Automated Mass Spectrometry-Based Clinical Analyzer Could Transform Lab Testing

February 7, 2024  Source: drugdu 89


Mass spectrometry, known for its higher sensitivity and specificity compared to immunoassays, is particularly effective for testing molecules like Vitamin D and certain hormones where antibody-based tests struggle to differentiate between similar forms. This method allows for more precise testing. Researchers and clinicians have been investigating the use of mass spectrometry for such assays for several years. However, due to its complexity compared to standard immunoassays, mass spectrometry has largely been limited to large clinical reference laboratories and specialized testing companies that have the necessary resources and expertise to develop and conduct these tests. Now, a fully automated clinical mass spectrometry system being developed for routine lab testing could change that.

Roche Diagnostics (Basel, Switzerland) is currently developing a fully automated, standardized liquid chromatography-mass spectrometry (LC-MS) solution that will seamlessly integrate into existing clinical chemistry and immunochemistry testing as part of its cobas Pro integrated solutions, as well as laboratory automation and IT systems. Roche had recently provided a glimpse of its upcoming mass spectrometry analyzer, cobas Mass Spec, at EuroMedLab 2023. The Roche instrument, slated to be a complete automated sample-to-answer system, is designed to offer an experience similar to using traditional clinical analyzers. Additionally, the system will feature intelligent software to provide fully integrated results, setting the cobas Mass Spec apart from current mass spectrometry analyzers used in various laboratories. The instrument is expected to offer a wide in-vitro diagnostics (IVD) testing menu and replicate the user experience of conventional immunoassay or clinical chemistry analyzers.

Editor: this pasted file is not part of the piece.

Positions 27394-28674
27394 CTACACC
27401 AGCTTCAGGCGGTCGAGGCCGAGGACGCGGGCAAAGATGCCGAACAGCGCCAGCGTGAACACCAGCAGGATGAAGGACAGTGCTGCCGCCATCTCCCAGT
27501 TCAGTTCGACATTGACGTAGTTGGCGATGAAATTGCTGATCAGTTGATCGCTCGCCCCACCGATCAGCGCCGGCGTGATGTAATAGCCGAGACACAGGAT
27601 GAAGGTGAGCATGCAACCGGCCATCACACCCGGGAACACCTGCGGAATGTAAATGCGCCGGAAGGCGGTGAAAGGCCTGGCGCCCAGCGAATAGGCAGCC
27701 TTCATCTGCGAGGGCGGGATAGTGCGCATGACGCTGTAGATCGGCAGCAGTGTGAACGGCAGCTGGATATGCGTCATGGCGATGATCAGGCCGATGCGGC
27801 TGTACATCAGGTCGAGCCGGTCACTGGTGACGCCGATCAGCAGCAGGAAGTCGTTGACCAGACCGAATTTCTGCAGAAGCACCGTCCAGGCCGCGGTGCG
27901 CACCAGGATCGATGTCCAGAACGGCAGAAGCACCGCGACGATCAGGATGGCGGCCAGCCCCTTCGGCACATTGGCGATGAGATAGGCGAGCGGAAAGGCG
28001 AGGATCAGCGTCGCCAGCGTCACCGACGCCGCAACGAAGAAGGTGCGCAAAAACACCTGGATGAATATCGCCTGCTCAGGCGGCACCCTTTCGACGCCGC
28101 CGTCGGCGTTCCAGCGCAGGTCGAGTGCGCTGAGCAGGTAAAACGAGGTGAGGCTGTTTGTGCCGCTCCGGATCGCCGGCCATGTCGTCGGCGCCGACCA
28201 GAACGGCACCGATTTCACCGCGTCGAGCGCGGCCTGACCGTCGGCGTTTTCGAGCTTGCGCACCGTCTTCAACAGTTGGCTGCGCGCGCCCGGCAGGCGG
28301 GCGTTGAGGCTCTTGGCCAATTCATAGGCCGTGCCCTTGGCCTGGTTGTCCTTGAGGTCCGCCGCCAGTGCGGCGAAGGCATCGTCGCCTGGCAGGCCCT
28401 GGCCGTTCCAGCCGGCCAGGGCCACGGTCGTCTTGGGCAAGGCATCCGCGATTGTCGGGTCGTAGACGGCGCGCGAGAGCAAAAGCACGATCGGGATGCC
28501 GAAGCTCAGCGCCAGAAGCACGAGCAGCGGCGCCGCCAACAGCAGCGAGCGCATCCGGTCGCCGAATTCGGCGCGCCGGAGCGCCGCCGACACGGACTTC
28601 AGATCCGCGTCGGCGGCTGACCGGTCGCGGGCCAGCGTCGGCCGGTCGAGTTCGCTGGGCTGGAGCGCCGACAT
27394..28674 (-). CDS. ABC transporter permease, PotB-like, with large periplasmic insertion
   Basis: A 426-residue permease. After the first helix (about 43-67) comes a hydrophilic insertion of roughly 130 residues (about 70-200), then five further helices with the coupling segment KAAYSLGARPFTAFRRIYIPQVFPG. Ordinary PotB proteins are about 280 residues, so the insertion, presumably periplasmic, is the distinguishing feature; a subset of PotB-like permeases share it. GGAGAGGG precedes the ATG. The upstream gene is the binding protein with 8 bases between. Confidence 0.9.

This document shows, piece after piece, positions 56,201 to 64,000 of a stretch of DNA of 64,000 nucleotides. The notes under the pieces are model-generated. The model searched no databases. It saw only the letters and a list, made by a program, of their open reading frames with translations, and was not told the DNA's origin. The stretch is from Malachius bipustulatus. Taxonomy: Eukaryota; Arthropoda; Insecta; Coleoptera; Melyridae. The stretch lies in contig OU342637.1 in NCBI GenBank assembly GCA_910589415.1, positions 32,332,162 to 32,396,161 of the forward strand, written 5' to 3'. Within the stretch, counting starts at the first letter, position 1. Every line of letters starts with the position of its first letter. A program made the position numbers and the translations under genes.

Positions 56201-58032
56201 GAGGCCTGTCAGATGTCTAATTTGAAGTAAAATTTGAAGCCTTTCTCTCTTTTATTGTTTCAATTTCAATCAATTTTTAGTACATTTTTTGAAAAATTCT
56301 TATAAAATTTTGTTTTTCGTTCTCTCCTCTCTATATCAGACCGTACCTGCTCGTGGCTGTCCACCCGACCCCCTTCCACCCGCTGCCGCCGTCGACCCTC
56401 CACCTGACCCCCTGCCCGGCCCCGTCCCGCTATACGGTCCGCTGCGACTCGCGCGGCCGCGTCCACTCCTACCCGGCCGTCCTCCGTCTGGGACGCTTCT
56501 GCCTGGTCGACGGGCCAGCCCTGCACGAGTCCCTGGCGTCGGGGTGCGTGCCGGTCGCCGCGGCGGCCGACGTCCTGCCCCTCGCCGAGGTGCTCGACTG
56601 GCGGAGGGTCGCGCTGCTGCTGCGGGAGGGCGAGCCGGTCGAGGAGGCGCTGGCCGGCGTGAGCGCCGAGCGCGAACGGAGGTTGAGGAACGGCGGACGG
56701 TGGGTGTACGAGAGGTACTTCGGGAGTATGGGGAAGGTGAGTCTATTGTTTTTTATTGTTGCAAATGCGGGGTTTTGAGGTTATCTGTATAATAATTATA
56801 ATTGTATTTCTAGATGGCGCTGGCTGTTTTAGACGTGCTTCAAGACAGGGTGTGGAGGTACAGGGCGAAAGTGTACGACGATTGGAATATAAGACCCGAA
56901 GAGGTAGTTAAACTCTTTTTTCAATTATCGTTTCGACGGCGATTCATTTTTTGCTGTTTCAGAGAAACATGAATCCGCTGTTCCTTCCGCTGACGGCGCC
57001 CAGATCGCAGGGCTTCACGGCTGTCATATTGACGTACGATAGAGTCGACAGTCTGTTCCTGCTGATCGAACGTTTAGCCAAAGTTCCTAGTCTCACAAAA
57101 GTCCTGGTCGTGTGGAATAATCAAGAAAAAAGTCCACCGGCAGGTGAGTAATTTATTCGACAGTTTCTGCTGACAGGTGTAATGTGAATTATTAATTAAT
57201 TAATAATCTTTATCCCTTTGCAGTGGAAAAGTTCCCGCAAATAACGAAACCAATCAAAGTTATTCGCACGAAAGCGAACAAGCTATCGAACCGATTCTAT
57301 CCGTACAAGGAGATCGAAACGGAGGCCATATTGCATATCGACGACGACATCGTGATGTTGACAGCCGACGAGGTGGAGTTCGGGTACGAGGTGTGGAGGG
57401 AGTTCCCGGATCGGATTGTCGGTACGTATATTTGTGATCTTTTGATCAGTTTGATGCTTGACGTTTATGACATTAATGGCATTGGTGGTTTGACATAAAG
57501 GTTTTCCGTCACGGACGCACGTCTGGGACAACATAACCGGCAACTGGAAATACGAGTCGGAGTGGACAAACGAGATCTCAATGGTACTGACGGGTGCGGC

The cobas Mass Spec will be incorporated into Roche's existing cobas Pro integrated solutions analyzer, tailored for mid- to high-throughput laboratories. This integration will facilitate its incorporation into existing laboratory workflows. The full integration with the cobas Pro chemistry and immunochemistry analyzers could allow labs to establish workflows where positive samples from initial screenings, like drugs-of-abuse tests, are automatically confirmed using the mass spec analyzer. Automated mass spec analysis would be particularly beneficial in toxicology and endocrine testing, where it can overcome interference issues often encountered in immunoassay testing. The system is anticipated to appeal to both smaller laboratories looking to adopt mass spec-based testing without existing expertise and larger labs, such as national laboratories, which may view the new instrument as an opportunity to streamline their operations. Roche reportedly plans to launch the cobas Mass Spec in 2024, initially in the EU, followed by releases in the US and China.



By editor

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